June 21, 2014

Dealing with Quirks

This video is a sort of comic introduction to one topic in my book, which is that the people that we're around the most can really annoy us. Life at home is like living in a fishbowl; everything is magnified. I

t is easy to be overwhelmed by irritating quirks and weaknesses. Since the people we live with may all have different weaknesses and different ways of communicating, it's quite often easy to feel offended. Sometimes, loved ones just don't think alike. 

How do we move beyond the offense and miscommunication? 

  • Ask ourselves if they really meant to offend us. Was the person, actually, trying to make us angry, or were they acting out of an inability to communicate more clearly?
  • Lighten the mood with humor. My family and I laugh at each other often, not that I appreciate it. I'm a sensitive person.  However, if the only two options are anger and humor, humor is the option that is best for our mental health. Anger is not healthy; it hurts only ourselves. It can build up inside of us and cause all sorts of difficulties.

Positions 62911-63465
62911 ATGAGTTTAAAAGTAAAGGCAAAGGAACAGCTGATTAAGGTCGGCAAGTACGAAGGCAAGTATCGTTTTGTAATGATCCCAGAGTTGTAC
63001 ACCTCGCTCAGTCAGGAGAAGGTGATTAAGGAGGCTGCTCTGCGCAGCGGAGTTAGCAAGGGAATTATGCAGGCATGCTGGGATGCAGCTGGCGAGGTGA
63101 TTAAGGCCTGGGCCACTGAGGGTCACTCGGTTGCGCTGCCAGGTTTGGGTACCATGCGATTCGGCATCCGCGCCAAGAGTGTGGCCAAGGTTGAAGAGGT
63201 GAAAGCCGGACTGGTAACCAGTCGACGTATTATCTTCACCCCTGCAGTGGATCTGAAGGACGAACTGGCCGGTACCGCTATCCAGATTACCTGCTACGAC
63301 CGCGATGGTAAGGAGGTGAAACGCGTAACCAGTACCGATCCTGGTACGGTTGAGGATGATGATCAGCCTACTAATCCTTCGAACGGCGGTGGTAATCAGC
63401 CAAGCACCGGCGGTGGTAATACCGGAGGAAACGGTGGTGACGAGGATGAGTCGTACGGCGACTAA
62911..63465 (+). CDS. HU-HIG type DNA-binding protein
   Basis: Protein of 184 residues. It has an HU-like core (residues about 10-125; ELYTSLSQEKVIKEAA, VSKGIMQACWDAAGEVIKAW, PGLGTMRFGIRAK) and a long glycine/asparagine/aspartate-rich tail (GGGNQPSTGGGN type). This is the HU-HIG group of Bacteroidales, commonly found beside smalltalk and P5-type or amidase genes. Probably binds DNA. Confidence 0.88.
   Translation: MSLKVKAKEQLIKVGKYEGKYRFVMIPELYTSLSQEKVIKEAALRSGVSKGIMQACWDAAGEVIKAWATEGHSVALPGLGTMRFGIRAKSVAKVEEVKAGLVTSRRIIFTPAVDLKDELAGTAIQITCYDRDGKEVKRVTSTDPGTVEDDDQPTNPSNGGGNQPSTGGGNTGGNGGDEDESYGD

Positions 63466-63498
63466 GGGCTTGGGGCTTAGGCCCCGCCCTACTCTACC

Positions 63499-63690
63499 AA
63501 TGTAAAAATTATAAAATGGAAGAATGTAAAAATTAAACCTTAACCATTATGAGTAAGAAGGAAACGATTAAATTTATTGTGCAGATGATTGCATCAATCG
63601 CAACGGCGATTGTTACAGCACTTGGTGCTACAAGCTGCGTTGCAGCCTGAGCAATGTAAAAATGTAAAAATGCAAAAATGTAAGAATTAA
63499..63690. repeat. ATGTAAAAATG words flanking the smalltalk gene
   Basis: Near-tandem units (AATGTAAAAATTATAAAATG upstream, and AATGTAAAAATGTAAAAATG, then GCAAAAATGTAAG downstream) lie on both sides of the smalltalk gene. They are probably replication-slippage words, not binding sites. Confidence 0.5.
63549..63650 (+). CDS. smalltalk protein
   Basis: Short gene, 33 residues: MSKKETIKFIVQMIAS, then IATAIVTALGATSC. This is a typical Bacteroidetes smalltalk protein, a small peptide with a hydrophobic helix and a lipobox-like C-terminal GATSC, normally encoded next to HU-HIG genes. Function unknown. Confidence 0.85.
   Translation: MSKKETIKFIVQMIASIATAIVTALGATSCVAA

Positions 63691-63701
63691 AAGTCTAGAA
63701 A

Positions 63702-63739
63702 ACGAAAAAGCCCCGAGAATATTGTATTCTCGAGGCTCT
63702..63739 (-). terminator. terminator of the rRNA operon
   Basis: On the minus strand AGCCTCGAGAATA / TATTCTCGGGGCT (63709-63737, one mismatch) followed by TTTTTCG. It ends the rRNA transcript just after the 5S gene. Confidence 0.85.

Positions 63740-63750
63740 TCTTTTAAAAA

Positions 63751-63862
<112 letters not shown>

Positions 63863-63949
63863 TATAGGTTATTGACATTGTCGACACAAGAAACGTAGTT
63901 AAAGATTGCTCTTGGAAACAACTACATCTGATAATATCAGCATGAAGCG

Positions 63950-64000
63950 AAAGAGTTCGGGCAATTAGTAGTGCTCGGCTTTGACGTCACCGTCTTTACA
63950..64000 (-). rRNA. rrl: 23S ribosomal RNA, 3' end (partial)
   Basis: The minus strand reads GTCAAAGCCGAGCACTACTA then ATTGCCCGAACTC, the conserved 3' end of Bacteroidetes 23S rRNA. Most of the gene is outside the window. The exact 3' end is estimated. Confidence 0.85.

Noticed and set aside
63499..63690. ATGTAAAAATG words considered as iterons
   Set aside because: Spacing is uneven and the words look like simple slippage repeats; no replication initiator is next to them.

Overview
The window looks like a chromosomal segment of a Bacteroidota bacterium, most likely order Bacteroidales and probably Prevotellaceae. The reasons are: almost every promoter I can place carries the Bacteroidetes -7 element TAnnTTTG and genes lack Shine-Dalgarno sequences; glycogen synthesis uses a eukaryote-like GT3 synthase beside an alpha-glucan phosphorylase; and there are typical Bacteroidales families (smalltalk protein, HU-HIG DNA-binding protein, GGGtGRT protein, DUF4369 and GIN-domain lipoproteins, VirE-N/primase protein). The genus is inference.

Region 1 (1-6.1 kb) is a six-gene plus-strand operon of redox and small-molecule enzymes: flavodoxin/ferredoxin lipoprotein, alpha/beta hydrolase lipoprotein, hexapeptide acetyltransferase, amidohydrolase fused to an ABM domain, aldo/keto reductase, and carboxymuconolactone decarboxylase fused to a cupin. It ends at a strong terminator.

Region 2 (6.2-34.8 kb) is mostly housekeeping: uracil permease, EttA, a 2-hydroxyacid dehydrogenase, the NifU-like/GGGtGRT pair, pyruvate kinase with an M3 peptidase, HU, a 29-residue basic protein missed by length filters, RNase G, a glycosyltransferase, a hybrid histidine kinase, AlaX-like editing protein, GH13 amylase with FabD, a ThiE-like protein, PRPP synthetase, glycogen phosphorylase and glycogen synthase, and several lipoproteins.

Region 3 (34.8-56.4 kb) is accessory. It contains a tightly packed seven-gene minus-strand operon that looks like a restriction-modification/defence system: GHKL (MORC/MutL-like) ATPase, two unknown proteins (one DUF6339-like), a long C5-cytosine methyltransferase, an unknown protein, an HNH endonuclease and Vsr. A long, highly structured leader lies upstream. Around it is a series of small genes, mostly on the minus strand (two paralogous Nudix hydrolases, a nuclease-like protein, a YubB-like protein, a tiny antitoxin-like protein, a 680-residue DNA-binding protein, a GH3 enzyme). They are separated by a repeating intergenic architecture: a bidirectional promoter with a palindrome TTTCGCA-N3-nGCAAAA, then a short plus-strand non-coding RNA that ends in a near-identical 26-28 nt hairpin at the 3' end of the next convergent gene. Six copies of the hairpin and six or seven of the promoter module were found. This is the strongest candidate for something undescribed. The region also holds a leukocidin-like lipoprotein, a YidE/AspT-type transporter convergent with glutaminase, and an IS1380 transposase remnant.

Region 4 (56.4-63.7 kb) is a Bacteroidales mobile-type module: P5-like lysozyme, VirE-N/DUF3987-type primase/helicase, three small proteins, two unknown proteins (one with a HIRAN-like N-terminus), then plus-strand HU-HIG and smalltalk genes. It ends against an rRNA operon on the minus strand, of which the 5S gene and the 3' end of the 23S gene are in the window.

• Take a calming step backwards from anger. I feel that I'm disrespected when my family jokes about my hearing loss, or other weaknesses that I have. Yet, if I try to remain calm, I may be able to look at things from their point of view. 
  • Try to see things from the loved one's point of view. They might not know that what they are doing and saying is annoying or offensive to us. This goes back to the fact that the people we love may not think the same way that we do. That's a difficult lesson that I've had to learn over a lifetime.
  • Allow everyone freedom of expression, within reason. I'm talking about verbal and non-verbal communication. We might not all have the same mannerisms, physical concerns, and quirks in communication.
What sort of quirks do you notice in others? How do you deal with these quirks?

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